The Boston Celtics are fifth in the NBA in defensive rating at 104.3, but to hear Coach Brad Stevens tell it, the number is overrated. Nick Wass/Associated Press

BOSTON — Brad Stevens generally professes not to care about this sort of thing, especially when he knows the number doesn’t tell the truth.

That’s where the Boston Celtics coach was before Saturday night’s loss to Toronto, after being informed that the Celtics led the NBA in rebounding in December.

“Us? Shocker. Ball’s bounced our way I guess,” he said. “We haven’t changed anything with what we’re trying to do on either side of the floor. Obviously Enes’ presence as a rebounder with increased minutes will add rebounds at both ends of the floor, but we’ve tried to put a premium on our wings rebounding all year and they’ve done a good job of that. But I don’t know why this month would be different than any others.”

Especially when what happened next is considered.

The Celtics (22-8) were out-rebounded 53-31 by the Raptors, surrendered 15 offensive rebounds – four alone from Serge Ibaka – 23 second-chance points and 52 points in the paint.

They remain ninth in the league in offensive rebound percentage – thanks largely to the presence of Enes Kanter –and 11th in overall rebound percentage.

But despite the five-game winning streak that was snapped by the Toronto loss, Stevens sees more red flags than not when looking at his team’s defensive makeup. The Celtics are fifth in the NBA in defensive rating at 104.3, and to hear the Celtics coach tell it, the number is overrated, like their rebounding numbers.

Winning can certainly cover up much of what truly ails a team.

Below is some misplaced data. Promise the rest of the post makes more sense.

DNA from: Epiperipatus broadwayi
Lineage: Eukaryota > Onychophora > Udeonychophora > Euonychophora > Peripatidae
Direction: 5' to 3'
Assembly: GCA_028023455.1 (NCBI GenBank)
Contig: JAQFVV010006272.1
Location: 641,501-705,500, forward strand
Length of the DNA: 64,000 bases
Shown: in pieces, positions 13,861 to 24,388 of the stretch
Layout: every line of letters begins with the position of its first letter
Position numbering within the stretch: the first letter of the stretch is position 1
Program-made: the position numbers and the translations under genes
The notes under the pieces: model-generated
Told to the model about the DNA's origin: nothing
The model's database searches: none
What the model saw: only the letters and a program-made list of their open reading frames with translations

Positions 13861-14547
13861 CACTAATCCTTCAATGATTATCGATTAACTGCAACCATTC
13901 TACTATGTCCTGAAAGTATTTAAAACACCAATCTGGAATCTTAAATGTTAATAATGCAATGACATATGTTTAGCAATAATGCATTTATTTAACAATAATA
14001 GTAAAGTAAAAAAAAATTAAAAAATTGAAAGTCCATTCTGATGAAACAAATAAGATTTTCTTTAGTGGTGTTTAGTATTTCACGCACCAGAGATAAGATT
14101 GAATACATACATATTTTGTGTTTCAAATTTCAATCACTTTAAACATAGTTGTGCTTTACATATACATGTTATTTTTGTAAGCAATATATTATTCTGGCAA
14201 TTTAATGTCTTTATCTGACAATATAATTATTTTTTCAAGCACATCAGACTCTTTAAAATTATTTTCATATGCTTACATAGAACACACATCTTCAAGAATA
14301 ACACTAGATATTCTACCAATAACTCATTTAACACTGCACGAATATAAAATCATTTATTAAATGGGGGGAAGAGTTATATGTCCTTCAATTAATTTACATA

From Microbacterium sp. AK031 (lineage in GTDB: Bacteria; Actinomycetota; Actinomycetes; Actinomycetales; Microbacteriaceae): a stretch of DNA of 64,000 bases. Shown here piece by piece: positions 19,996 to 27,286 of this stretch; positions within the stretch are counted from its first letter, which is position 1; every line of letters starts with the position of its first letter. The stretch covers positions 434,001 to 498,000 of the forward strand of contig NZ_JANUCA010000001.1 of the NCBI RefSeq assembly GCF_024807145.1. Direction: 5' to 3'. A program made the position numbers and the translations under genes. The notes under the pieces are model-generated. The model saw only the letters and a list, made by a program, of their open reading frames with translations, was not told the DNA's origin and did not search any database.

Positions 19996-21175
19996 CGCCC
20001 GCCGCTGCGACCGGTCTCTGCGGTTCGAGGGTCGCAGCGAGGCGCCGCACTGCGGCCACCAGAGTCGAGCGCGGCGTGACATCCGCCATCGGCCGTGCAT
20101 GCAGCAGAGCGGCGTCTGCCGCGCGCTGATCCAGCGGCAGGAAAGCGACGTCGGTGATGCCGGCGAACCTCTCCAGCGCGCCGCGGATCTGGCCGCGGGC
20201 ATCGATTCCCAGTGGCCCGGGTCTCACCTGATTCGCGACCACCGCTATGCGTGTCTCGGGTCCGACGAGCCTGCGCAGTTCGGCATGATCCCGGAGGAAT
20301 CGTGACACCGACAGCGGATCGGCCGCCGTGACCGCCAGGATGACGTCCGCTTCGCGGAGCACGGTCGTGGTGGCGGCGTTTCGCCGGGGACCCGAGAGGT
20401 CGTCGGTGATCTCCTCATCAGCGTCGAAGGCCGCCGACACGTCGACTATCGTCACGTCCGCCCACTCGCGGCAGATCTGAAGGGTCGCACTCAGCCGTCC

“Of course. That’s always the case with winning,” said Stevens, whose team plays at Charlotte on Tuesday afternoon.

“That’s why you use all year as a coach to objectively look at your team. You don’t ride the roller coaster. We talked about things we didn’t do well (Friday against Cleveland) before the game so we could try to do them a little bit better. We talked about what to expect that would be different from an energy and attack perspective from them. (Toronto) met every expectation. They were awfully good.”

Even without the injured Pascal Siakam and Marc Gasol, the Raptors also exposed the Celtics in another area – transition defense.

“We haven’t been very good at it recently. But we’ve been winning so we’re not talking about it a lot,” said Stevens. “I think the bottom line is that we have to be better on that end of the floor, generally.

“We gotta get back to being a better defensive team and we gotta find the right mix of guys that will defend together, that complement our best players to defend well,” he said. “Just go back to that – you’re not going to win a game like tonight by outscoring these guys again, right?”

Marcus Smart surveyed the damage – the plus-minus category was a box score horror show – and realized after one game back following an eight-game eye-related absence that a lot of tightening up is required in his favorite end of the floor.

“We got back-cut, offensive rebounds, and they got just four wide-open layups,” he said. “Nobody was even back. And that was tough. At the end of the first quarter, it was 14-3 rebound them, and Serge Ibaka had like four offensive rebounds in that quarter alone. That’s tough. That loses games. We lost the game from the start with those mistakes and that’s something we’ve got to be more detailed to because it’s what they do.

“Even in the win against Cleveland the other night, in the fourth quarter, we were giving up wide-open layups, wide-open shots, back cuts and things like that and it spilled over into tonight.”

According to Kemba Walker, renewed effort is all that’s needed to start living up to that defensive reputation again.

“It doesn’t take any skill. It’s nothing but pride and wanting to do it,” he said. “We have to be better with that even though all season we’ve been pretty good transition-wise, but as of late we kind of got away from it. We just have to get back to the drawing board. It’ll be nice to have a chance to get together and practice a little bit and go over the simple things we know can help us win games. We just have to get back to ourselves.”

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